A quick reference for NLP students: recognising the characteristics of primary representation systems, which can also give you some ideas about what each rep system is good for.
This article follows on from ‘A Quick Introduction to Representational Systems‘ and ‘Do you have a preferred representational system?‘, so read those first if you’re not familiar with the concept of rep systems.
Please remember this is not about putting people into boxes and saying “This person is a Visual” or “I’m an Auditory” – we use all of our rep systems pretty much all the time. Sometimes we are using one modality more than the others, and some (not all) people have a strong preference for using one or two of them more than the others.
People may move into using more of a given rep system when it’s appropriate to the task they’re doing. For example, when visiting an art gallery, most people will be using the visual modality more than the auditory (and if they don’t, they will not get as much from the experience).
So you can take this article as a quick and dirty guide to what’s happening when a person is operating primarily in a particular modality.
- Memorise by seeing pictures
- Have trouble remembering verbal instructions
- Tend to stand up straight, breathe from the top of the chest
- Prefer to stand back so they can see you
- Interested in whether things ‘look good’
- Tend to move, think and talk faster
Usually they will be nicely dressed and well groomed, and their desk will be tidy – they don’t like clutter.
Auditory (‘hearing’ in everyday English)
Easily distracted by noise – I used to work in an office with designers, and we had a constant battle over the radio. They kept turning it up, I kept turning it down because it interfered with the auditory processing I was doing to get my report to sound right.
- Learn by listening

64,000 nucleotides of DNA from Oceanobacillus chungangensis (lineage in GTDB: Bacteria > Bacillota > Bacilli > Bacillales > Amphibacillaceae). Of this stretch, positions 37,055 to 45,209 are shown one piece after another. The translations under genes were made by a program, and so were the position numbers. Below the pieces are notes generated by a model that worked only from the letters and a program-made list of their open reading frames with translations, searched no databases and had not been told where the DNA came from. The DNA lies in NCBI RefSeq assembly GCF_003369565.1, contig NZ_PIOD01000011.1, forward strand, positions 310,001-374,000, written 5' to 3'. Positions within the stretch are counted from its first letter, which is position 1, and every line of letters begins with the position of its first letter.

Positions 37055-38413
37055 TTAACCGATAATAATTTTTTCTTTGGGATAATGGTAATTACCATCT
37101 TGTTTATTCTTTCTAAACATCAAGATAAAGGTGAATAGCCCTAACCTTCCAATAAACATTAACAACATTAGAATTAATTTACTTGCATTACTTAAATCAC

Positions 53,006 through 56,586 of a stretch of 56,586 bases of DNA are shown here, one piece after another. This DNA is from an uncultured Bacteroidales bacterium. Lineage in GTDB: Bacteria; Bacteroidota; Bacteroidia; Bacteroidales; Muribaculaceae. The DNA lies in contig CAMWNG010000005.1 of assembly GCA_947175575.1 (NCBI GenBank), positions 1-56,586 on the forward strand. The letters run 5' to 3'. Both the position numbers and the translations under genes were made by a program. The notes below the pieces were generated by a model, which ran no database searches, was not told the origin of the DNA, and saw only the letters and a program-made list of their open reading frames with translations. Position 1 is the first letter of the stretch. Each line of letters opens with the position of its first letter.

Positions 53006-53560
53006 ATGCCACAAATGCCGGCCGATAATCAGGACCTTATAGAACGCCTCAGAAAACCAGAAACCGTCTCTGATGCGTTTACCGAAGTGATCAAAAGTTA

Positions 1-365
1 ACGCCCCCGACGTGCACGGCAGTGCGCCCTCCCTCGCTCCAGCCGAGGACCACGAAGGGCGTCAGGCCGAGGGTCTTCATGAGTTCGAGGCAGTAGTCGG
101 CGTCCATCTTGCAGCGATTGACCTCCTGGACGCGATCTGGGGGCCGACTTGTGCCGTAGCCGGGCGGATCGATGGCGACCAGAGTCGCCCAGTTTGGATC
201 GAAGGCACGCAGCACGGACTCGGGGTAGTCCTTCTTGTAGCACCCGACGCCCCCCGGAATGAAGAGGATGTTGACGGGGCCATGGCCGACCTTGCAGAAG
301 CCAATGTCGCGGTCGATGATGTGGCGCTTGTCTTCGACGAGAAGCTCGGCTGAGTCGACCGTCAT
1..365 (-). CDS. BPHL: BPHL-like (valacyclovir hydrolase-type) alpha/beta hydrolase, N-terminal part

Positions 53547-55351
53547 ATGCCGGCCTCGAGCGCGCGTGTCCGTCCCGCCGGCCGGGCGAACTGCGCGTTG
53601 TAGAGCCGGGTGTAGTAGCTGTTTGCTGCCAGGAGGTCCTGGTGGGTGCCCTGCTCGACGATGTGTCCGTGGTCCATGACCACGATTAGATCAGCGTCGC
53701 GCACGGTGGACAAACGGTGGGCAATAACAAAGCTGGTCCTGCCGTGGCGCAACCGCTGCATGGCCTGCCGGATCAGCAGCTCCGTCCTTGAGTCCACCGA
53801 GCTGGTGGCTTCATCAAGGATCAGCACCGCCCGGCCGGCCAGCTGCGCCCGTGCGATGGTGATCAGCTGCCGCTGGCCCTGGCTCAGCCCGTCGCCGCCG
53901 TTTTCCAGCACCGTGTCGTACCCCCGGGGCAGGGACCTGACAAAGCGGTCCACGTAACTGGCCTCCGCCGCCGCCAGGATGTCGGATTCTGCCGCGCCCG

- Can repeat things back to you easily
- Breathe from middle of chest
- Tone of voice very important
- Interested in whether things ‘sound right’
- Like to be close enough to hear you
Kinaesthetic (‘Feeling’ and/or ‘touch’ and/or ’emotions’ in everyday ‘English’)
- Often talk and breathe slowly
- Respond to physical rewards and touch
- Memorise by doing or walking through things
- Breathe from abdomen
- Interested in whether things ‘feel right’
- Like to be close enough to touch you
They will dress for comfort rather than looks. They will probably arrange their office so that everything is in easy reach, even if it looks untidy – they won’t even be aware of that unless it’s pointed out to them.
Auditory Digital (‘Internal dialogue’ or ‘logical thought’ in everyday English)
- A lot of internal dialogue
- Memorise by steps, procedures, sequences
- Interested in whether something ‘makes sense’
- Can exhibit characteristics of other systems
- Will often be leaning back (dissociated)
For an extreme example of someone with a strong ‘Auditory Digital’ preference from popular culture, look no further than Dr Sheldon Cooper in The Big Bang Theory.
In the next article, we’ll find out how to recognise the representation system someone is primarily operating in (at that time) from the words they use.
© 2013 – 2019, Andy Smith. All rights reserved.